So, what is now the current status of Apple Pay and Apple Sim ? Well, this one:

Screen Shot 2014-10-17 at 00.22.10

Pretty looking picture. Nice future for a vendor lock in perspective, rather nasty thing for consumers and probably some problems with European regulation and monopoly (everyone remembers IE on Windows). With a full framework of services Apple tackles banks, sends mobile carriers into the deepest dumb pipes ever, knows consumer data and their buying habits and creates a virtual layer of moving currency on top of credit card companies.

Wow!

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google supply management made easy

Sometimes I get asked if companies should have more than one technology supplier (to have discounts) or a bunch of them (to have choice). It’s indeed a matter of efficiency vs choice, but also cheap vs expensive. Lately I told a company that they first need to have less suppliers to achieve efficiency and reduce costs, in order to have in the future the opportunity to have more suppliers and then more choice. Also told them that they weren’t ready to have that many suppliers now because they weren’t managing the procurement process properly, which needed to be revised.

So, on the news, Google rumours that they’re sourcing HTC for their new Nexus tablet. If we look at it, Google has the choice to have their software in every device, but they choose just one to be their favourite supplier, each year. They’re not going with more than one official supplier at a time, but they have the chance to pick any manufacturer that already produces android phones.

And what’s tcapabilityhe difference then with Google and any other mortal company ? Well, first of all they defined a capability that they need to fulfil: make a phone to put their content on and gather data from consumers. Then they have a tender each year with different manufacturers, which is pretty much like a partner meeting, to align commercial, marketing and sales strategy. Technology aside, we all know that their system works, but announcing a new device is a great deal and a revenue stream for any manufacturer.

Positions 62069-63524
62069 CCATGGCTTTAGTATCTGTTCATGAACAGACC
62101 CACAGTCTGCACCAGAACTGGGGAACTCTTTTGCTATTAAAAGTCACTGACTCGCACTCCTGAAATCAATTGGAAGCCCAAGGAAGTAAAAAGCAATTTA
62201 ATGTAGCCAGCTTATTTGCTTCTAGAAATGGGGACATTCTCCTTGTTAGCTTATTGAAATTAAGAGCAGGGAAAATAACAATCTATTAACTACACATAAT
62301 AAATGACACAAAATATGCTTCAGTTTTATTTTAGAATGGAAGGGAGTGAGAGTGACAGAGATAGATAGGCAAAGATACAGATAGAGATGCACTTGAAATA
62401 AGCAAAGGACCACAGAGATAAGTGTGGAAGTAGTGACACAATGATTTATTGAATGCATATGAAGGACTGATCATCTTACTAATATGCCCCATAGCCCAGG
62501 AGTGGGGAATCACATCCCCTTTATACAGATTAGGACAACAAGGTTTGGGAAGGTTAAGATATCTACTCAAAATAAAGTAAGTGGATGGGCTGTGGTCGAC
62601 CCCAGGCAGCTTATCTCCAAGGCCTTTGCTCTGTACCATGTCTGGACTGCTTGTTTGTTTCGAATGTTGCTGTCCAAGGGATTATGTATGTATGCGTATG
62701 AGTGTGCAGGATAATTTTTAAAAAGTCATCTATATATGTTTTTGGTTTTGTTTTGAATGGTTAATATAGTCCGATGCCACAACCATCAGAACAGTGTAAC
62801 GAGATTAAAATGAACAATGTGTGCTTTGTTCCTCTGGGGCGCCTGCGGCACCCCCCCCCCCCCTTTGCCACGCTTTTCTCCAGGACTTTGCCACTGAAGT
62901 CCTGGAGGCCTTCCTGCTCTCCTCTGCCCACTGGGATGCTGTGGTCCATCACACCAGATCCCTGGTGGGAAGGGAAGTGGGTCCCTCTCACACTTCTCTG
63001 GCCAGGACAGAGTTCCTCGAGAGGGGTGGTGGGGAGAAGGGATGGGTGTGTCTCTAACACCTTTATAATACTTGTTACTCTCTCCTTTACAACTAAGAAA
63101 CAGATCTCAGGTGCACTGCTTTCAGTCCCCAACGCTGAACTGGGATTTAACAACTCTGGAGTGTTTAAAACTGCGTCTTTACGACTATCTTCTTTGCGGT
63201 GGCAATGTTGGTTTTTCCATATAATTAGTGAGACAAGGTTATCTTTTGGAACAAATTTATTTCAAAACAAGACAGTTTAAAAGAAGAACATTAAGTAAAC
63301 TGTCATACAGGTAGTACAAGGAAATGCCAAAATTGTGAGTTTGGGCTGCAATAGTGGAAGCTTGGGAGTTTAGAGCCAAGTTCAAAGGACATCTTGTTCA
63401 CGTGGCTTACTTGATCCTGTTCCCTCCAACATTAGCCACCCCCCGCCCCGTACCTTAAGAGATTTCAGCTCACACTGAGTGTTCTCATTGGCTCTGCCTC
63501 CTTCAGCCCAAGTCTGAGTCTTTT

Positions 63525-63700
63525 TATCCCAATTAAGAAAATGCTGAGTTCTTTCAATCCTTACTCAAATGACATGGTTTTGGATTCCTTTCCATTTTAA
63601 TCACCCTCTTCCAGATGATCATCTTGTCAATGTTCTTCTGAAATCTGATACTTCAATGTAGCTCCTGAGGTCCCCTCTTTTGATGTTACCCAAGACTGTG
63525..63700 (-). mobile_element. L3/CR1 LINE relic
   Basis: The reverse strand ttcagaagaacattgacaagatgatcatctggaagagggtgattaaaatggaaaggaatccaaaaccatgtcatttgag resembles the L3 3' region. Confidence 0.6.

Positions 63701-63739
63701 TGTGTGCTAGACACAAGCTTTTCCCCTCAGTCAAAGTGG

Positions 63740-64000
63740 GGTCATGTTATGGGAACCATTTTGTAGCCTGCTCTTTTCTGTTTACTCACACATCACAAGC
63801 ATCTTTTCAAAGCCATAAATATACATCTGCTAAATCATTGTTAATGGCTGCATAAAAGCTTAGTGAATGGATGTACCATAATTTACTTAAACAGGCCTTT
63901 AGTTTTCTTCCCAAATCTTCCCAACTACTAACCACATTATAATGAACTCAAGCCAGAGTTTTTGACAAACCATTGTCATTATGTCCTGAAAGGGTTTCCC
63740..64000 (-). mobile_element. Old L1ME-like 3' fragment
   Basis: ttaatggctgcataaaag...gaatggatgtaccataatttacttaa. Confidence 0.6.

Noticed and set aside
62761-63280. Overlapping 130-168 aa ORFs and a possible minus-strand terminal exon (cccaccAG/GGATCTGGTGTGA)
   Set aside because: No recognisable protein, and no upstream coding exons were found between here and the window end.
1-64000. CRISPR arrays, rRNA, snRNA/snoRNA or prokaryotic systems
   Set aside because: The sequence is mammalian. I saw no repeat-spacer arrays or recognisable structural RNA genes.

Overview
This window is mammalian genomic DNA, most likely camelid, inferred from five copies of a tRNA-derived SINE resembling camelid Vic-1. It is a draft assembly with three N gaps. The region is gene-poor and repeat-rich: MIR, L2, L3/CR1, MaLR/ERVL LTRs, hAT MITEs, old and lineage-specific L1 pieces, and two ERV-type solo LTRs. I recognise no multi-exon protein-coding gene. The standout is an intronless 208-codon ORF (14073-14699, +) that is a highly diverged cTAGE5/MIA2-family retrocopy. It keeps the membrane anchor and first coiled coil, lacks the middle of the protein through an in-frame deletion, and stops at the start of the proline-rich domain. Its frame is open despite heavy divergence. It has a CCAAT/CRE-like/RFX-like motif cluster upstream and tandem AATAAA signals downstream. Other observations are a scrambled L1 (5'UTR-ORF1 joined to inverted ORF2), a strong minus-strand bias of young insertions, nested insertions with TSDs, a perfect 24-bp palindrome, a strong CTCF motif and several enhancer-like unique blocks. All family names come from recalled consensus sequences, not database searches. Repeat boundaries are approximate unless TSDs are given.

If Google can change suppliers every year for their phone, so can your company for the different capabilities that you have.

And how ? Well, Google does it with a common set of interfaces and standards around their platform (Android), so you can do it too with your own capabilities. Let’s pick one; your website. If you define that your content is provided by an API, that UX/UI should be using web standards and all the data gathered goes again to the API, then you can literally pick one different supplier each year to do your website.

With the Google approach you can have choice; it can be going with one supplier or with as many as you want, because you have your capability well defined, set with common interfaces, standards, rules and principles.

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when a dumb pipe controls your data access

dump pipeA few years ago, Telcos ruled the world. They controlled our calls, messages, games, apps, payments, address book, location and even music. Those services were all provided by them. They were THE media company of the 21st century. And it was a big walled garden for all of them.

… then smartphones appeared and they slowly lost everything they owned and controlled.

If we look at it right now, we do messaging outside SMS, we download games and apps from app stores, we don’t pay for services with our phone bill anymore, we use gps and maps for location, our address book and photos are in the cloud, music is free or pretty cheap. Even calls, we do it with apps (skype, foocall, voip) rather than just calling.

So a dump pipe is, as wikipedia explains:

“the term dumb pipe, or dumb network, refers to an operator’s network being used simply to transfer bytes between the customer’s device and the Internet. The use of the term “dumb” refers to the inability of the operator to restrict services and applications to its own portal and primarily just provide simple bandwidth and network speed”

Bottom line, what we actually really need from those big and old telcos is a data connection, because we even don’t do that much calls. Now the thing is that they’ve lost all those services they provided, ending up with just one, and that one is the pipe which against wikipedia definition, they have the ability to restrict or slow services and apps to their own network or – and now’s the beautiful part of it – to their own commercial agreements. Hence everyone shouting for net neutrality on the cable.